Yoga and stretching are equally effective for easing low back pain
Low back pain is extremely common; about 80% of us will experience an episode at some time in our lives. The pain usually goes away in a couple of months or so, but it often recurs. Some people develop a chronic form that lasts three months or longer. There are many treatments for chronic low back pain, but none have proved highly effective. Now, a large controlled trial has found that both yoga and stretching exercises are helpful in improving function and reducing symptoms. Results were published in Archives of Internal Medicine (Oct. 24, 2011).
The study. Researchers at Group Health Cooperative, a large nonprofit health care organization in Seattle, recruited 228 women and men with back pain and assigned them at random to 12 weekly 75-minute classes of yoga (92 patients) or conventional stretching exercises (91 patients), or to reading a self-care book on chronic low back pain (45 patients). The yoga classes were led by experienced instructors of viniyoga, which modifies the traditional postures for people with physical limitations. Licensed physical therapists led the stretching exercise classes. Both the yoga and stretching exercise groups were given handouts and instructional videos and encouraged to practice for 20 minutes on non-class days. Self-care participants were given The Back Pain Helpbook, which provides information on back pain and advice about exercising. In telephone interviews with participants at six weeks, 12 weeks, and 26 weeks after the program began, researchers assessed back-related physical functioning with a standardized questionnaire and asked participants to rate their pain on a 10-point scale.
The results. Yoga and stretching exercises produced similar improvements in physical function — and were much more effective than the self-care book. The impact on pain levels was less pronounced, but the number of yoga and stretching participants who reported using medications for their back pain in the week before each of the telephone interviews dropped by a quarter to a third throughout the study (medication use in the self-care group didn't decrease until the final interview). The benefits of yoga and stretching persisted at the final interview — three months after classes had ended. The lead author of the study, Dr. Karen J. Sherman, describes yoga and stretching as "good, safe options for people who are willing to try physical activity to relieve their moderate low back pain."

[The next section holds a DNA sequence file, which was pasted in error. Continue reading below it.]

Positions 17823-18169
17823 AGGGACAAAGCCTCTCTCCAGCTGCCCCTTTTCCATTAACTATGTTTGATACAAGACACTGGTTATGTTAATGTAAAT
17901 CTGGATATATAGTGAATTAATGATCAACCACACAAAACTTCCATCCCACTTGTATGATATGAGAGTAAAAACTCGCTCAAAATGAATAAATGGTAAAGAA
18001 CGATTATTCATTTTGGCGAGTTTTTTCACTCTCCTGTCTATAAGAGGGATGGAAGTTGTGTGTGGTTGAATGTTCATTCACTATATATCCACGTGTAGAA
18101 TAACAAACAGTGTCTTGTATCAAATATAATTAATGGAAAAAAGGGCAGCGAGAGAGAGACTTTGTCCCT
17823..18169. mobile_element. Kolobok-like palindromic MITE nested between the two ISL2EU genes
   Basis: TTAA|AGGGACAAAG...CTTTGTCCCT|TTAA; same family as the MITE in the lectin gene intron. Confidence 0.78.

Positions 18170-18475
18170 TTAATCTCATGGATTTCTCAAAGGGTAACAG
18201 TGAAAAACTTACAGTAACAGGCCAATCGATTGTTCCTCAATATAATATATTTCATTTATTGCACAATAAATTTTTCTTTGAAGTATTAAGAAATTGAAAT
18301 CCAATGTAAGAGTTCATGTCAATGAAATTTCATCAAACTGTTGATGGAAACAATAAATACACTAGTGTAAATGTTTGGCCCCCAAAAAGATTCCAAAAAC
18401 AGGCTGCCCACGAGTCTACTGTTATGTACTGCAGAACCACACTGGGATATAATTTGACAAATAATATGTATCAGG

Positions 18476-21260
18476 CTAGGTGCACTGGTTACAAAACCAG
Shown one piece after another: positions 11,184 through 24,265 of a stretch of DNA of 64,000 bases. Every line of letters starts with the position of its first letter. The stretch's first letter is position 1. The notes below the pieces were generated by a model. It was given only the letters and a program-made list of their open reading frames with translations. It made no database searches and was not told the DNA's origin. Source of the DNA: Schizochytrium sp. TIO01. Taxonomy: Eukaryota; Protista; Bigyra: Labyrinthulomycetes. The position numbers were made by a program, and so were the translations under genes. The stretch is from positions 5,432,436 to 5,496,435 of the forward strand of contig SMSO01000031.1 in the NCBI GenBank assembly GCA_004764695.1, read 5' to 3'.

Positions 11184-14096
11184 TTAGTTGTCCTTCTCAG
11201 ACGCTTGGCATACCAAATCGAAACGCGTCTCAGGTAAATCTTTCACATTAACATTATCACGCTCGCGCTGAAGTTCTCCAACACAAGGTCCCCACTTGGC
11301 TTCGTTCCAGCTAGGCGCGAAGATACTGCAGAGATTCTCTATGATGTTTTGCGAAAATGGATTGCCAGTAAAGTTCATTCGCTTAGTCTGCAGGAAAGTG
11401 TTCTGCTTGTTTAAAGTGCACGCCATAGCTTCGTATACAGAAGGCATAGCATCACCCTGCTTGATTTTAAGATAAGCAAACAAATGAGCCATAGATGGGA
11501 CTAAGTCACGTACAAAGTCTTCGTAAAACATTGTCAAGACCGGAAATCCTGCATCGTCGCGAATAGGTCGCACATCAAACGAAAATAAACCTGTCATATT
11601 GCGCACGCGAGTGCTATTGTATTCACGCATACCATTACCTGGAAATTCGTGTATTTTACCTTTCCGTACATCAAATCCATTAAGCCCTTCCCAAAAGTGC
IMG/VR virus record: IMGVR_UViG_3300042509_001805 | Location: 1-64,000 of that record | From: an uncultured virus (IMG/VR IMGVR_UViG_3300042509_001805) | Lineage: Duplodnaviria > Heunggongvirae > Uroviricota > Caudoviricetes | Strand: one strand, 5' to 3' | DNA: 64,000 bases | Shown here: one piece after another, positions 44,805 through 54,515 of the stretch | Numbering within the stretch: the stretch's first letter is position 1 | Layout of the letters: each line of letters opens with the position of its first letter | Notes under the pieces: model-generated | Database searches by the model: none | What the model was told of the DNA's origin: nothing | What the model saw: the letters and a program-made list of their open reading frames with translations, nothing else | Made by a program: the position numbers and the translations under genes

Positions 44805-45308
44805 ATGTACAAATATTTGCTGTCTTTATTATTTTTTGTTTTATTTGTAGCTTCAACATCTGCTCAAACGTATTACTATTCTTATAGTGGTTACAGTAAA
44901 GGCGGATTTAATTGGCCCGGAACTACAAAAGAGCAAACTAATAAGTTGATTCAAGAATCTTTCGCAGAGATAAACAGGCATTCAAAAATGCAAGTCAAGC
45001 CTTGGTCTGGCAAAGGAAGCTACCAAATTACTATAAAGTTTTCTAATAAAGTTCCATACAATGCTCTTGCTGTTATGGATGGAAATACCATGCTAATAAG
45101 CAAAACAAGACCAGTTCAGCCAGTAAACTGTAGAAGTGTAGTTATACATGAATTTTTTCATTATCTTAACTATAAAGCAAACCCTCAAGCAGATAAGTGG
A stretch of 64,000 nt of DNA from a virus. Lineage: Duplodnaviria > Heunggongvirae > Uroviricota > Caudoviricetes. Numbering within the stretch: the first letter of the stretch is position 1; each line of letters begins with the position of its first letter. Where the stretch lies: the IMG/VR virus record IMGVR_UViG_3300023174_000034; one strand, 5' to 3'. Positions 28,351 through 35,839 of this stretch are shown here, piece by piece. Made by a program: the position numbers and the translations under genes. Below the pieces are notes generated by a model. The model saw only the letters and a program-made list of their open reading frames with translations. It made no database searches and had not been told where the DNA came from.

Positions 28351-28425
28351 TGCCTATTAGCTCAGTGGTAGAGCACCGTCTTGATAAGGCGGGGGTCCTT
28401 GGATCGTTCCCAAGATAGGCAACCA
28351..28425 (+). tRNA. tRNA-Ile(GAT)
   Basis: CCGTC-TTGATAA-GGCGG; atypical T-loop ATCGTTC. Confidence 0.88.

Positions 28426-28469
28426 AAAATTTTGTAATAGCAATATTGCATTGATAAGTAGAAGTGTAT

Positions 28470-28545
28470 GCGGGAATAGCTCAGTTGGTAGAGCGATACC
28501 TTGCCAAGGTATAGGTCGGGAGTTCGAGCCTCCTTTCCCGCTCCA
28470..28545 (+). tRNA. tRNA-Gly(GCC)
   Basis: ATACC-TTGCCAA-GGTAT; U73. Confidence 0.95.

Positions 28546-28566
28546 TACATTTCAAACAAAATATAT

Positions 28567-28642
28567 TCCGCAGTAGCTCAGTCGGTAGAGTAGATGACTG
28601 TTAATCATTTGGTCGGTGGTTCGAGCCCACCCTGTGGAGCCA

Limitations and implications. This study was larger than most, which means the findings are more likely to be accurate. And it was a randomized controlled trial, the kind that allows the strongest conclusions. But it does have some limitations. The back pain of the participants was moderate, so it's unclear whether yoga and stretching would be equally helpful for people with more severe symptoms or functional limitations. Also, the yoga and stretching exercise regimens overlapped, with both emphasizing the trunk and legs; and the slow, careful stretching may have had some of the same relaxation effects as yoga. "In retrospect," says Dr. Sherman, "we realized that these stretching classes were a bit more like yoga than a more typical exercise program would be." A week after this study was published, yoga got another thumbs-up for back pain. A randomized trial involving 313 British adults with back pain published in Annals of Internal Medicine (Nov. 1, 2011) found that a 12-week yoga program produced greater improvement in back function than usual care. If you're considering yoga for low back pain, Dr. Sherman cautions that the regimen should be "therapeutically oriented, geared for beginners, and taught by instructors who can modify postures for participants' individual physical limitations."
Resources: You can watch a video about the Seattle study at www.health.harvard.edu/yogaUS and one about the British study at www.health.harvard.edu/yogaUK.